Jan Sanders van Hemessen was a leading Flemish Renaissance painter, belonging to the group of Italianizing Flemish painters called the Romanists, who were influenced by Italian Renaissance painting. Van Hemessen had visited Italy during the 1520s, and also Fontainebleau near Paris in the mid 1530s, where he was able to view the work of the colony of Italian artists known as the First School of Fontainebleau, who were working on the decorations for the Palace of Fontainebleau. Van Hemessen's works show his ability to interpret the Italian models into a new Flemish visual vocabulary.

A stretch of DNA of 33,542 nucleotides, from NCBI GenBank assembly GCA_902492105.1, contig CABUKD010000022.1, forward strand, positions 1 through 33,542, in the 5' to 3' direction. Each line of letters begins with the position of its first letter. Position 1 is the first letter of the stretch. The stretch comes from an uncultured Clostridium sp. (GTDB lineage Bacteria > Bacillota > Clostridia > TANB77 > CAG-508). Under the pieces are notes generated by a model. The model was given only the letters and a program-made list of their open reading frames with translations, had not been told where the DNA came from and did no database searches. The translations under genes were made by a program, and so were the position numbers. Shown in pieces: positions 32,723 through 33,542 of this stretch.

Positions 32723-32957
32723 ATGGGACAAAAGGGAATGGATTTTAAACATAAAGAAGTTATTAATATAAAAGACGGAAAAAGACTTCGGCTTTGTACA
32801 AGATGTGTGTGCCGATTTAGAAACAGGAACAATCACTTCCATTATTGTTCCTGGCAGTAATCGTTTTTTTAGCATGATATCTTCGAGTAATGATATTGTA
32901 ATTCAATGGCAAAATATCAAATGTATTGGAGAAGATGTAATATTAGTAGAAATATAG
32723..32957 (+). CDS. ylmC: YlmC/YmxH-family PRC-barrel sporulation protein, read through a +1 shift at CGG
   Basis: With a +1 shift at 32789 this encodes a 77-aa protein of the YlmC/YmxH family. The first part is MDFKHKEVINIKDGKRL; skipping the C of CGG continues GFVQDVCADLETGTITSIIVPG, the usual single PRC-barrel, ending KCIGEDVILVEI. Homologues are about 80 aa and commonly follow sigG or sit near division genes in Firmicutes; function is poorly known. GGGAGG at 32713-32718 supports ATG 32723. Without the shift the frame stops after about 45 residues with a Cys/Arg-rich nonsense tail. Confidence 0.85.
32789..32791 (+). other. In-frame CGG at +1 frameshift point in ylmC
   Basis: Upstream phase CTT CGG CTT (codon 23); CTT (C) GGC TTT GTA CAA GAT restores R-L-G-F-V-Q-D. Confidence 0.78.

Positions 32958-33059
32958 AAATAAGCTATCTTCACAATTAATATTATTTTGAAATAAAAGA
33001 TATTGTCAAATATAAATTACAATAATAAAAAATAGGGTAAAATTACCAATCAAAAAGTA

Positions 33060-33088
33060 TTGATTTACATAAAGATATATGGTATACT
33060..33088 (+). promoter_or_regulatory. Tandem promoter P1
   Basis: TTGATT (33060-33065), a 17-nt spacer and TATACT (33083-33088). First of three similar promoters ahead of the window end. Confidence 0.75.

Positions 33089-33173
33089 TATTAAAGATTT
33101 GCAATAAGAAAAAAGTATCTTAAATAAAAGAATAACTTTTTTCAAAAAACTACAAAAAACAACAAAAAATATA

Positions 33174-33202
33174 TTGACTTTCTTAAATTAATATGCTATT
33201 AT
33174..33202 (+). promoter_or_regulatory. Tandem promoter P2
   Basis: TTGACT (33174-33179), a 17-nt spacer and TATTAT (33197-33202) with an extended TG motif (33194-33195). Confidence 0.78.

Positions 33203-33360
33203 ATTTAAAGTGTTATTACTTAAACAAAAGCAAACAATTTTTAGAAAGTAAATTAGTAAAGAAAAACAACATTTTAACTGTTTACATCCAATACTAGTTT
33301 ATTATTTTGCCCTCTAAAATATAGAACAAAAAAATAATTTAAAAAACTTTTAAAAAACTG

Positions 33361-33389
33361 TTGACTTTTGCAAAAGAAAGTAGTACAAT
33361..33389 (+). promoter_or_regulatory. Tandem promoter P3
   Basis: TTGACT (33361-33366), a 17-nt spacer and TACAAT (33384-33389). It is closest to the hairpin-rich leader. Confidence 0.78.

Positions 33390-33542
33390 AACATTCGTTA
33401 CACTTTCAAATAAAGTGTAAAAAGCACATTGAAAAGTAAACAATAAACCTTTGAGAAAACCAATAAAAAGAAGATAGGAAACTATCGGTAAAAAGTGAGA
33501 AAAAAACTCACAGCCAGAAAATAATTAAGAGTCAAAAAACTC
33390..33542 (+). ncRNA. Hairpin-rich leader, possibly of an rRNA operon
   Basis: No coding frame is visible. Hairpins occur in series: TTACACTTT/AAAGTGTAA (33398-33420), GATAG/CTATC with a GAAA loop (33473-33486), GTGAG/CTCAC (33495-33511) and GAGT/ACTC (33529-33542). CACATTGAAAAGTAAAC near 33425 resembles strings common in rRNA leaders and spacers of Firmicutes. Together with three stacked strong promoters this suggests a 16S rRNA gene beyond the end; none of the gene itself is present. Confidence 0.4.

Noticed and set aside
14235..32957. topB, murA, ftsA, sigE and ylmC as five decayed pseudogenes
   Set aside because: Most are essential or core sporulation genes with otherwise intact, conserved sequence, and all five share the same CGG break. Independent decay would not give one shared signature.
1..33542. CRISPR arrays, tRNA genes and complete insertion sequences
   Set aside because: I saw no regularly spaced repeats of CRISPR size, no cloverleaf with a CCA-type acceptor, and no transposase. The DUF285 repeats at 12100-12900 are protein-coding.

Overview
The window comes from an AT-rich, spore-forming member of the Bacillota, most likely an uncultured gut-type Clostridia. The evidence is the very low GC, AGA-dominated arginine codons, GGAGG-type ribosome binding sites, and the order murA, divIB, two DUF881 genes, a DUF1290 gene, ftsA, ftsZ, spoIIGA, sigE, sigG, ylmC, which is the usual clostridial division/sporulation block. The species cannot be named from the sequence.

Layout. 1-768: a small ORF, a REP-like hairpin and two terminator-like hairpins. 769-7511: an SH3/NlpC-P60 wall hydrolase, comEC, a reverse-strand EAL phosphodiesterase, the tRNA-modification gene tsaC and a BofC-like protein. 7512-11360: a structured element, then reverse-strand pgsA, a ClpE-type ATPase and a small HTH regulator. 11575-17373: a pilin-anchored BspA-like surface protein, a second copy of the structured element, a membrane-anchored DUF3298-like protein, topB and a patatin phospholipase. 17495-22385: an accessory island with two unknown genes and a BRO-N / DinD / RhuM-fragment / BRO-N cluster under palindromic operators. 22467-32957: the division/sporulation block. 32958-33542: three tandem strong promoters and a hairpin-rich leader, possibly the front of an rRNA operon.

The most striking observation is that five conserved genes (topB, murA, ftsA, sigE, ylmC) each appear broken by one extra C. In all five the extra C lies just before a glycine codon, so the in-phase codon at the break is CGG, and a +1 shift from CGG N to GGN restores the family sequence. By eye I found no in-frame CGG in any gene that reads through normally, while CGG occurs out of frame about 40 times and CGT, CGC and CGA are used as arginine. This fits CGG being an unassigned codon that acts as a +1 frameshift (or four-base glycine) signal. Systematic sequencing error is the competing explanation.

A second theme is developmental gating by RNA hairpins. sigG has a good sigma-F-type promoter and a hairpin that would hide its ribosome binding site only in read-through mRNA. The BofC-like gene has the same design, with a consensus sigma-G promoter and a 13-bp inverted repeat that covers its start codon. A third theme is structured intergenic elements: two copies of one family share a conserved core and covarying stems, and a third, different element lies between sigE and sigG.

Hemessen played an important role in the development of genre painting, through his large scenes with religious or worldly subjects, set in towns with contemporary dress and architecture. These works depict human failings such as greed and vanit, and some show an interest in subjects with a financial angle. His genre scenes develop the "Mannerist inversion" later taken further by Pieter Aertsen, where a small religious scene in the background reveals the true meaning of the painting, which is dominated by a large foreground scene seemingly devoted to a secular genre subject.